The young generations Tulsi children speak creole English in place of Hindu. Dorothy and her daughters even speak Spanish. At the same time, the Tulsi household in Port of Spain becomes a brain improving community for the children and among adults and area for competitions over status symbols like bicycle, cars, glass cabinets, side tables and radiograms. Indeed, if does not take ever as long before Mr. Biswas beings taking pride in his suits and ties, which he like Creole society accepts no was symbols of westernization Progress and respectability. He lures his children to Port of Spain by the exoticism of European type of food. He is very embarrassed when Anand loudly declares in a restaurant that coca-cola looks like horse-pee. His pride is in his social promotion in acquiring a bicycle and when peculiar to his class. Hampers, picnics and seaside holidays are now parts of his existence. Meanwhile Shama begins to acquire suits, drop names, give gifts and talk to white women about the political and social affairs of the island. The children too are very finicky about their father’s car and think that the dropping of “Mai” for “Mummy” and “Bap” for “daddy” is a sign of cultural advancement. Yet it must be noted that even while the old system of values is passing away, a dispossessed person like dehuti still seeks recognition through her association with the Tulsi’s which she anxiously cultivates. At the same time, the old Hindus continue to dream of returning to India as they long for cultural stability and familiar patterns.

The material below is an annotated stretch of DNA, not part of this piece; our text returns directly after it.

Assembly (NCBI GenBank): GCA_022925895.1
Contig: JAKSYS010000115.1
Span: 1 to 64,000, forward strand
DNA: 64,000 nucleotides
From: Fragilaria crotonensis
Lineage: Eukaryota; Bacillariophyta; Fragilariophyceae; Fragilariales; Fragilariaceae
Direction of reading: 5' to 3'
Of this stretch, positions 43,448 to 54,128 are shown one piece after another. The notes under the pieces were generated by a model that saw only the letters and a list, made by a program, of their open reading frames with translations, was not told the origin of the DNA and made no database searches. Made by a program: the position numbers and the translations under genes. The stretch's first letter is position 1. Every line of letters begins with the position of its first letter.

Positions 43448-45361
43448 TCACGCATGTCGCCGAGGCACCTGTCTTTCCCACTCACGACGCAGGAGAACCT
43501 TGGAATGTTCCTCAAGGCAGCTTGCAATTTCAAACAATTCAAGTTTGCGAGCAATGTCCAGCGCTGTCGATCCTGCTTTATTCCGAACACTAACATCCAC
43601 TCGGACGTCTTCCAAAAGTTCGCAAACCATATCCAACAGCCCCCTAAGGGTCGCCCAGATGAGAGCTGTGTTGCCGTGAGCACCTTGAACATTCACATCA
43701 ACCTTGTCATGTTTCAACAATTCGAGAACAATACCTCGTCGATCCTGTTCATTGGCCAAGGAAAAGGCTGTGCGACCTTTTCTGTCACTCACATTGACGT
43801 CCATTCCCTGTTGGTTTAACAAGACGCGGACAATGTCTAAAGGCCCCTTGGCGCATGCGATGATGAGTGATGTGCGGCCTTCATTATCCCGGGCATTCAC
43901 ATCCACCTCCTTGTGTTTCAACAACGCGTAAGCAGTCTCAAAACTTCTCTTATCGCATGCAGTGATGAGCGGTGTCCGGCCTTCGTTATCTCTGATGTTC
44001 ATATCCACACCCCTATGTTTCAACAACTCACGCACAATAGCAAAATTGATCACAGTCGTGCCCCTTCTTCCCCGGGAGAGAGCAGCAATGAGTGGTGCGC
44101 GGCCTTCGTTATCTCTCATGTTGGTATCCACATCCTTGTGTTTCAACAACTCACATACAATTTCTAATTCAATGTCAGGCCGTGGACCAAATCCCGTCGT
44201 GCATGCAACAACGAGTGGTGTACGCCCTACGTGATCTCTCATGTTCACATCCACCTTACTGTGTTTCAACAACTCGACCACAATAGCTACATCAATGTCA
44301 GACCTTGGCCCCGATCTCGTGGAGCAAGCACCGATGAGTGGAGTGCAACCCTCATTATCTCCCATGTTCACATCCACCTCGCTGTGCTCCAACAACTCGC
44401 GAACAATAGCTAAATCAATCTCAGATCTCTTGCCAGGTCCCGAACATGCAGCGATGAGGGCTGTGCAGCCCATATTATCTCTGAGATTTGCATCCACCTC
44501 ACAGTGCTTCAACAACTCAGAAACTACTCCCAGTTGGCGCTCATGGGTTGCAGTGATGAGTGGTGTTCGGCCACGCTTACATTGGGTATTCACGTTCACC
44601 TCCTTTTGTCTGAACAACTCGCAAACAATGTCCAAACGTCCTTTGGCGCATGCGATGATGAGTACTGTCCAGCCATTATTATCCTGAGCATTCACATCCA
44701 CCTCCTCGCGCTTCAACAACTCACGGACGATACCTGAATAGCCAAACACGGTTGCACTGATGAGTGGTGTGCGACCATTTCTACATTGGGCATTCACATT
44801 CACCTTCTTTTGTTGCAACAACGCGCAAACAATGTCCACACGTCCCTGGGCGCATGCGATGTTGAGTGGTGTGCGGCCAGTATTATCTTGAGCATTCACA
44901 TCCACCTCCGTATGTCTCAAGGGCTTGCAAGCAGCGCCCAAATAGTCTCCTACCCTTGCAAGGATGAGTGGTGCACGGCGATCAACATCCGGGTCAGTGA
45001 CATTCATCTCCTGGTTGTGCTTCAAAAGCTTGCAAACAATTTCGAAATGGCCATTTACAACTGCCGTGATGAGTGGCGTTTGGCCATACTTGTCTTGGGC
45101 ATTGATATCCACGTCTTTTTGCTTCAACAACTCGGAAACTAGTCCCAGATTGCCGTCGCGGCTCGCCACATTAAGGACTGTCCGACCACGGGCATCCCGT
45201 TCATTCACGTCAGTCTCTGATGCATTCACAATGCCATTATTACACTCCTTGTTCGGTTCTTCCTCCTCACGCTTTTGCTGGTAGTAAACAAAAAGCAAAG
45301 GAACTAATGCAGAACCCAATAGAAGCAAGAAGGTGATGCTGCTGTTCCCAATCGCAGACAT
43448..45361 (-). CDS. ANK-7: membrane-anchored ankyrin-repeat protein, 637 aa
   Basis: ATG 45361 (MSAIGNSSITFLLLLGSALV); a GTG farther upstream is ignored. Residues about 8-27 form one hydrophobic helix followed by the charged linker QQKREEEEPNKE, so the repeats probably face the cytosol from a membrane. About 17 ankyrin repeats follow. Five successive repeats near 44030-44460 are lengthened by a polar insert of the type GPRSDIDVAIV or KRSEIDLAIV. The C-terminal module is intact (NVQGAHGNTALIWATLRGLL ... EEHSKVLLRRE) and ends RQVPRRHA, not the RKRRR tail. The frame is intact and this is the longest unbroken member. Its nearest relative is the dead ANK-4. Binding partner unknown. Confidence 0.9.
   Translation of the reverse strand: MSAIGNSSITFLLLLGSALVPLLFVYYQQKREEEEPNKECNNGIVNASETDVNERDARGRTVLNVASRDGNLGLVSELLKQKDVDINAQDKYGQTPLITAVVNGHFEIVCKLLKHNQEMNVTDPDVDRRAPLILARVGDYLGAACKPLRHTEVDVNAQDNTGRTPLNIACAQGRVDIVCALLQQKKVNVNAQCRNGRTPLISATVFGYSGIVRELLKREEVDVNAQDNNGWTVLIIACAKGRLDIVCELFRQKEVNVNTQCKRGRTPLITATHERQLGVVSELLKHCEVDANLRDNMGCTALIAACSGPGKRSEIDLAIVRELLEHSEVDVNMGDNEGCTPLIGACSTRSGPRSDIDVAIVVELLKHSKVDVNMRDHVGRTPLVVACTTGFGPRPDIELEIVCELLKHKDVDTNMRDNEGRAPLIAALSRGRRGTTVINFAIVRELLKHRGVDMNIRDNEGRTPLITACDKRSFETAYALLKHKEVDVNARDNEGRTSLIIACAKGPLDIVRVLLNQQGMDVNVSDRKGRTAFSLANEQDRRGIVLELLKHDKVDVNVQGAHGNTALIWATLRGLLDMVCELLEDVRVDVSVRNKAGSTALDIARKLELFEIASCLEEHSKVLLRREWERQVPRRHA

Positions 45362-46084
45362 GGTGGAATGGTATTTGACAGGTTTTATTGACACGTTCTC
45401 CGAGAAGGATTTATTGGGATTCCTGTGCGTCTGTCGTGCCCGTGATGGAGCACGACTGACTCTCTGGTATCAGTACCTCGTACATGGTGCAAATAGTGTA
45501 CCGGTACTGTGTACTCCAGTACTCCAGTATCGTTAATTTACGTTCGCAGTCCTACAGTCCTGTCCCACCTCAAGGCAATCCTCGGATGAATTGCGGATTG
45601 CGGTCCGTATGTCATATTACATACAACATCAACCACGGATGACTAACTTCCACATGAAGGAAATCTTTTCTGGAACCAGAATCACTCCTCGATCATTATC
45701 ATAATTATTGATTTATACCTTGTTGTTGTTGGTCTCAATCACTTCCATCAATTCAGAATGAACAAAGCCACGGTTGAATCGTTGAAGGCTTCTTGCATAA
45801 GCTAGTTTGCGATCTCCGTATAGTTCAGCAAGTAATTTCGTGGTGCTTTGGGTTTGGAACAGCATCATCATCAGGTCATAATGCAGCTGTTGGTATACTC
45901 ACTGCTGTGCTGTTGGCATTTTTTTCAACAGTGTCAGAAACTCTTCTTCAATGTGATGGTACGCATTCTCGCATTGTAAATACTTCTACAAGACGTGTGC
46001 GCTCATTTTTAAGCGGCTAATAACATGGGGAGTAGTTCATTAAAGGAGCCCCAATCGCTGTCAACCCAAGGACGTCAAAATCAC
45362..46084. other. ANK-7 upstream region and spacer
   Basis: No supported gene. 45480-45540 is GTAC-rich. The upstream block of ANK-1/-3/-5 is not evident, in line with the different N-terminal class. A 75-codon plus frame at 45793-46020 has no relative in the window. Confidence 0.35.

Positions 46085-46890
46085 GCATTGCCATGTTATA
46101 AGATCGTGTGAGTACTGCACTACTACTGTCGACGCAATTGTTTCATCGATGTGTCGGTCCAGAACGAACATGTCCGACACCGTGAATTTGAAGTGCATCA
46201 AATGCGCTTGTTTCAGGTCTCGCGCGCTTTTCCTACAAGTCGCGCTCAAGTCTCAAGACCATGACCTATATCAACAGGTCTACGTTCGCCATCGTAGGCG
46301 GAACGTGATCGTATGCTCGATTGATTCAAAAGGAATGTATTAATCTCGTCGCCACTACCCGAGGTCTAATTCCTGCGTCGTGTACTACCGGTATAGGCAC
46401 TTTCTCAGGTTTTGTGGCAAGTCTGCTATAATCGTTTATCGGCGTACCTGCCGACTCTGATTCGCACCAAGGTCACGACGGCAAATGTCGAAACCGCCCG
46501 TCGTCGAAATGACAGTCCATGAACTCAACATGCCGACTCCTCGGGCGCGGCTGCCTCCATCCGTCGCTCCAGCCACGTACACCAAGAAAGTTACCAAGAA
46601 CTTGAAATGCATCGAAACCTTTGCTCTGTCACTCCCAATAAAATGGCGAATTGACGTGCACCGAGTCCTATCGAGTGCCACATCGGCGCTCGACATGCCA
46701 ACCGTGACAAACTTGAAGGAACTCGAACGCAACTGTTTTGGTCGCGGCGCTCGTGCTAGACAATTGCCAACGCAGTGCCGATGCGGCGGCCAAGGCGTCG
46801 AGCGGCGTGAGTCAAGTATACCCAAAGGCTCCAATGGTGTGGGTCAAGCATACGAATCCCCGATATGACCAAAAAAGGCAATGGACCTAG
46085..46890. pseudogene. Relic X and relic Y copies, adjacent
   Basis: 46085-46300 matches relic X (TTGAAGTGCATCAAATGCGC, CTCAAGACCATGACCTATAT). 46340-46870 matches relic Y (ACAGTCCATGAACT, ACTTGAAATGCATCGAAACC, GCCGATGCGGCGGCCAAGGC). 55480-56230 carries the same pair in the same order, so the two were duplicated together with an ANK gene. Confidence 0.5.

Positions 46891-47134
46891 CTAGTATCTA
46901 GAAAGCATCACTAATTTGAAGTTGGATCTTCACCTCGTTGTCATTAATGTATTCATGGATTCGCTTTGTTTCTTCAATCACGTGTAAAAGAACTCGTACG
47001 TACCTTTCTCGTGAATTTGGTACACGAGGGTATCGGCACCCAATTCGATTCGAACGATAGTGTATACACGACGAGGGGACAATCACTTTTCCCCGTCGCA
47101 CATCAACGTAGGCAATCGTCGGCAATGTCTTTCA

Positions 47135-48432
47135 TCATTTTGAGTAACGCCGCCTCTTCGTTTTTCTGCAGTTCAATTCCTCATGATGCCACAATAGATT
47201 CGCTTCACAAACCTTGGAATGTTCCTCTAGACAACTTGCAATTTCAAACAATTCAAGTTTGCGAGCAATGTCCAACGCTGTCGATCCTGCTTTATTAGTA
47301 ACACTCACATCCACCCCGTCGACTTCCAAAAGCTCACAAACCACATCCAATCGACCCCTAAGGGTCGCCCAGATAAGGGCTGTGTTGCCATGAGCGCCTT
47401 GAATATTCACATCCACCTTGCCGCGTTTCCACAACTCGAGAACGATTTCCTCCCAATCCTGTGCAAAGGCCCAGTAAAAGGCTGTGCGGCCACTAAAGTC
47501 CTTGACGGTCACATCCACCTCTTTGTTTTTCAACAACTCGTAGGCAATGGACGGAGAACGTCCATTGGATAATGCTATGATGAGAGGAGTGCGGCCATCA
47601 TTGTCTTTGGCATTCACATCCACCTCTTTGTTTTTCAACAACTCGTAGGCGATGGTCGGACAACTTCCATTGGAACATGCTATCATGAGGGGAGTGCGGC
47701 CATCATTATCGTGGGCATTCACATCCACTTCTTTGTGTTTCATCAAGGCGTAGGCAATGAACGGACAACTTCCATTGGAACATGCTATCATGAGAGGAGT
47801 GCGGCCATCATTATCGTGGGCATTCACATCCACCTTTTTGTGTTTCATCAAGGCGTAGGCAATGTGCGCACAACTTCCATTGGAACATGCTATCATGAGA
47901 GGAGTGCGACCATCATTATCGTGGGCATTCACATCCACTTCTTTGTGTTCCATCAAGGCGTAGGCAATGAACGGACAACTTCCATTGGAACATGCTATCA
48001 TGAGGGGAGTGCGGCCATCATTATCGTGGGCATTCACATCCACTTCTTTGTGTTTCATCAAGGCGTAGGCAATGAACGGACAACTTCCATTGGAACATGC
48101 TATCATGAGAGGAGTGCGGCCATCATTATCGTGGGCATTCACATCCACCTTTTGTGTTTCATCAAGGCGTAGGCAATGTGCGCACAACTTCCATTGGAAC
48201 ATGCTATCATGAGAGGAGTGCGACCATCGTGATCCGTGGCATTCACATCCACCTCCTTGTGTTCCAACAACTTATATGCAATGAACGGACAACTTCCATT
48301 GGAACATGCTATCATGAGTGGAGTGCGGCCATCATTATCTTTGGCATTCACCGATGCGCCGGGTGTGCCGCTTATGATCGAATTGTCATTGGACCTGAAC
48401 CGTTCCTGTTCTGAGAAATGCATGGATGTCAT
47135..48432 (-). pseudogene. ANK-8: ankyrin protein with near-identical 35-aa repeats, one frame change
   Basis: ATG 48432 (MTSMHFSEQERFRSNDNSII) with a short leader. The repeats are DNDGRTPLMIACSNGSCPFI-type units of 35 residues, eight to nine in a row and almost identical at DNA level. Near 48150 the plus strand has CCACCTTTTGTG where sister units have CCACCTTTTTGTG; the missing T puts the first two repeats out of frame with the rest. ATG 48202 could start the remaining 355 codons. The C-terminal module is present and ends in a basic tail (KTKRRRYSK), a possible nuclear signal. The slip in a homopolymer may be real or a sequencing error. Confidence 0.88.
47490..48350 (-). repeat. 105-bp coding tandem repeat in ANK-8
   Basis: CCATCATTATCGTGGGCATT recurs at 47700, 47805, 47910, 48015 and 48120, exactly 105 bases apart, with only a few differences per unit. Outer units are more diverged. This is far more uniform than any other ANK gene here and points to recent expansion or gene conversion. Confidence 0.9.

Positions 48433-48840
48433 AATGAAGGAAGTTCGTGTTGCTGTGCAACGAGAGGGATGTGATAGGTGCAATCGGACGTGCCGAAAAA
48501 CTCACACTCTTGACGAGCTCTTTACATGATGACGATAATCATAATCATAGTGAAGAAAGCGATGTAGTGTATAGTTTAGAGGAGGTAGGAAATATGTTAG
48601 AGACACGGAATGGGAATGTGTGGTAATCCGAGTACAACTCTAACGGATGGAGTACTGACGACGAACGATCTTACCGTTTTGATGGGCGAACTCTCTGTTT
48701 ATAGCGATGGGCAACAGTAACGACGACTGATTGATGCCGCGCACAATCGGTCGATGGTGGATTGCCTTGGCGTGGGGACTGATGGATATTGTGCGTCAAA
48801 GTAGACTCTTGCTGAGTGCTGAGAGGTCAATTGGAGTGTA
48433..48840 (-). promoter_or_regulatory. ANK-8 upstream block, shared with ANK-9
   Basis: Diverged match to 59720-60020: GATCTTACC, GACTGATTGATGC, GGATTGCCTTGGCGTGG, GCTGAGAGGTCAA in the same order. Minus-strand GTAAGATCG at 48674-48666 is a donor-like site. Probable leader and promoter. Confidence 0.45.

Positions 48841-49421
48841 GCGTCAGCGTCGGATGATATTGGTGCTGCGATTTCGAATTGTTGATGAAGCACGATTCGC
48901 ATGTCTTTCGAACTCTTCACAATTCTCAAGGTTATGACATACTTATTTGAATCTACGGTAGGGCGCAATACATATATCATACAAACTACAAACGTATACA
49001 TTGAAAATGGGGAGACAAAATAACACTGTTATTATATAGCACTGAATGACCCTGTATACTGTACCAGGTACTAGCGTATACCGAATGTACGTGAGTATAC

The corrosive impact of western education on the Hindu way of life cannot be underestimated. It is for instance Mr. Biswas’ exposure to western education at the Canadian mission school at pagotes which makes him think differently from him illiterate brothers and inspires him to live a life deferent from theirs. Again western education brings the two Tulsi songs, Shekhar and Owad, into contact with ideas and a religion foreign to those of their ancestors. Owad’s educational achievement automatically secures him as the head in the family on his return from England. It is in the interests of Owad’s education that Mrs. Tulsi forsakes the nest of Arwacas and goes into five days a week residence in Port of Spain and its well reputed school Tulsi retainers take advantage of this convenience and continuously migrate from the country to the town. Indeed, western education becomes the only saviour of the expatiation. Indians in Port of Spain where there is no Hanuman House to protect them. That is why Mr. Biswas learns no stone unturned for the sake of his children’s education and is very happy to find his daughter, sari, getting a lucrative job after her return from England. But western education alienates the Trinidad Indians from their cultural roots Mr. Biswas’ son. Anand, views the sacred threat ceremony merely as a convenient excuse for absenting himself from school, for he and his father known that he con not present a shaven head in school without inviting the pitiless ridicule of the westernized Creole students and teachers. Moreover Mr. Biswas encourages Anand to read school. Hindu prayers when he is called upon to do the puja after pundit Hari’s death.